That's the Albion Fire Department off in the distance, and the Sheriff's Department communications tower to the left. I'd just gotten off work and was really lucky to snap this--the orange dimmed out just minutes later.

Dispatchers Do It By Phone

In 1991, after an unfortunate encounter with a teething baby, a Congressman from Delaware became the very first person to yell, "What's the number for 911?"

Okay, I was kidding about the baby: He just wanted to complain that the Congressional Dining Room coffee had gone cold. Still, he made a basic mistake that led to a delayed emergency response: He tried to dial "nine eleven". In an effort to get the word out that the number for 911 is "nine one one", Congress declared the second full week in April to be National Public Safety Telecommunications Week. (They declared the third full week of April to be Teething Baby Awareness Week.)

Indiana made that same declaration in 1999, and this year April 9-15 is that very same week. That's why, being a public safety telecommunicator myself, I tried to take that week off.

I mean, it was my week, right? Daiquiris in Hawaii for all dispatchers! But it turns out emergency dispatch centers have to be manned 24 hours a day, something they didn't tell me when I signed on.

(Okay, it's possible they did tell me that. It was twenty-five years ago--and while I haven't slept well since then, I have slept.)

I call myself a dispatcher because "public safety telecommunicator" doesn't exactly roll off the tongue, but the longer term is more accurate. In bigger dispatch centers, one dispatcher might take 911 calls, another might page out ambulances, a third radio police, a forth may be dedicated to fire departments, and so on. In a smaller dispatch center (like mine), the dispatcher might do all those.

He might also enter calls into the computer, do other computer work like arrest warrants, stolen vehicle calls and missing persons reports, run licenses for traffic stops, and take business line calls. He might empty the trash, make coffee, and operate the security doors for the county or city jails. He might set off the local tornado sirens (hopefully during tornado warnings). He (actually, I think most of them are she) might enter missing person and Amber Alert reports into national databases, try to talk down suicidal people on the phone, or talk somebody through doing CPR on their loves ones. He might have to do any combination of the above at the same time.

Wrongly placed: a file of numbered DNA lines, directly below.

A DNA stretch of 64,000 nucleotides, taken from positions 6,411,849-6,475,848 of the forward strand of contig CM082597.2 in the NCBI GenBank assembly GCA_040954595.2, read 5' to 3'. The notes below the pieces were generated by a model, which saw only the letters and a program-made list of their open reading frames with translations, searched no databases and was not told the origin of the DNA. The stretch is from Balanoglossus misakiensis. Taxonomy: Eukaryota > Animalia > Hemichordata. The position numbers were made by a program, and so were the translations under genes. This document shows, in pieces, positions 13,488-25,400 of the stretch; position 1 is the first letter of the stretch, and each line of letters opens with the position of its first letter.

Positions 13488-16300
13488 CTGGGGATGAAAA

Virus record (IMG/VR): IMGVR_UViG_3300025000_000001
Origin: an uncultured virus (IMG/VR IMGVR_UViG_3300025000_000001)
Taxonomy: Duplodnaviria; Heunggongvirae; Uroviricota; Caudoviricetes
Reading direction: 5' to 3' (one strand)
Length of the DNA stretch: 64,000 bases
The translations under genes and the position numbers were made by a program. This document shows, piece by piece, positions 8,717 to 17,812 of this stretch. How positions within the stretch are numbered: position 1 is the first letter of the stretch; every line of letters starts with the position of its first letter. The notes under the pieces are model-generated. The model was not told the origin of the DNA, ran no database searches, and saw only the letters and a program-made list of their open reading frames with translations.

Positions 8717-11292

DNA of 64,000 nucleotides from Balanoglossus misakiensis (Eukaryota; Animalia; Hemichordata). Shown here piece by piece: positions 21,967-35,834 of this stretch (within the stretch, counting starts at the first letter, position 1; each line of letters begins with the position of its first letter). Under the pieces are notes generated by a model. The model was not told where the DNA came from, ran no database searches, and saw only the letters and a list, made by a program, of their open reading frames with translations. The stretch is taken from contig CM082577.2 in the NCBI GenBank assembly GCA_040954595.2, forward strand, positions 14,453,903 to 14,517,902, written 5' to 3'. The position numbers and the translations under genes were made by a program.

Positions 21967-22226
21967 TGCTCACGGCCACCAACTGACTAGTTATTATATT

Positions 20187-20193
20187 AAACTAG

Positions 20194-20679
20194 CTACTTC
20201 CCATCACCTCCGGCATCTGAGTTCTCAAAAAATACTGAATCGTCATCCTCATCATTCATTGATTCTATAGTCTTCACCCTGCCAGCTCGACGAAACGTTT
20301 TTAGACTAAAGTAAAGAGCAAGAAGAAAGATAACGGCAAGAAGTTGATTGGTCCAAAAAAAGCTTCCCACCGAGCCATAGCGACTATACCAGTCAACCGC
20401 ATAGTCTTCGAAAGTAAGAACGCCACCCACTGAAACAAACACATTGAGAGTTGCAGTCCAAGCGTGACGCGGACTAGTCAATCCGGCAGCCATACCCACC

So "dispatcher" doesn't really cover it.

Part of the time you don't really need all the people who work in a dispatch center. The rest of the time you need three times as many. Sadly, no one has yet come up with a way to predict which time will fall at which--well--time. But there are certain ways to tell if it's going to get busy:

If you just heated up your meal.
If there's a full Moon, regardless of what the research "experts" say.
If some moron just said, "say, it's been quiet tonight".
If you just realized your bladder is screaming at you to take a break.

In the emergency services, breaks are just an obscure theory. They're best taken at the dispatch console, with a microwave nearby. My record for reheating soup is eight time, but hey--I'm a slow eater, anyway.

When 911 calls you away from that already lukewarm chimichanga, it might be to help someone whose little toe has been hurting for three days. Or, it might be that you're about to become the very last person someone ever talks to. Not knowing is a large part of the stress.

I'm told the average career length for a 911 dispatch is 7-10 years, give or take. If you do it longer than 10 years, you qualify as legally insane. I've done it for more than twice that long.

In that time, some of the really serious stuff is actually the easiest. Your house is on fire? Send the fire department. You're having chest pains? Send an ambulance. Many of my least favorite calls come in on the non-emergency line, and start with "Can I ask you a question?" In my business, there's a fine line between "question" and "complaint", but either way it's bound to end up being one of those head scratchers.

There's also the fact that many 911 calls aren't emergencies, and sometimes business line calls are.

So yeah, I think it's great that people in this job get a week of their own--they earned it. You know what I still want to celebrate Public Safety Telecommunications Week with? That's right: a vacation.

But I can wait a little longer for that ... maybe take it on a weekend, in the summer ... during a full Moon.

Central USA discounted--and my book too

I just learned that Arcadia Publishing has discounted all their Central U.S. books until Sunday. It turns out Indiana's in the Central U.S., so my and Emily's book, Images of America: Albion and Noble County, is also discounted--by 35%, which is no slouch by discount standards. Check it out here:

https://www.arcadiapublishing.com/Products/9781467114516

It's the one with all the cool historical pictures about, you guessed it, Albion and Noble County. And it gives you a break from hearing me talk about Radio Red! I mean, for now.


Back to the Saddle Barn ... and the hiking trails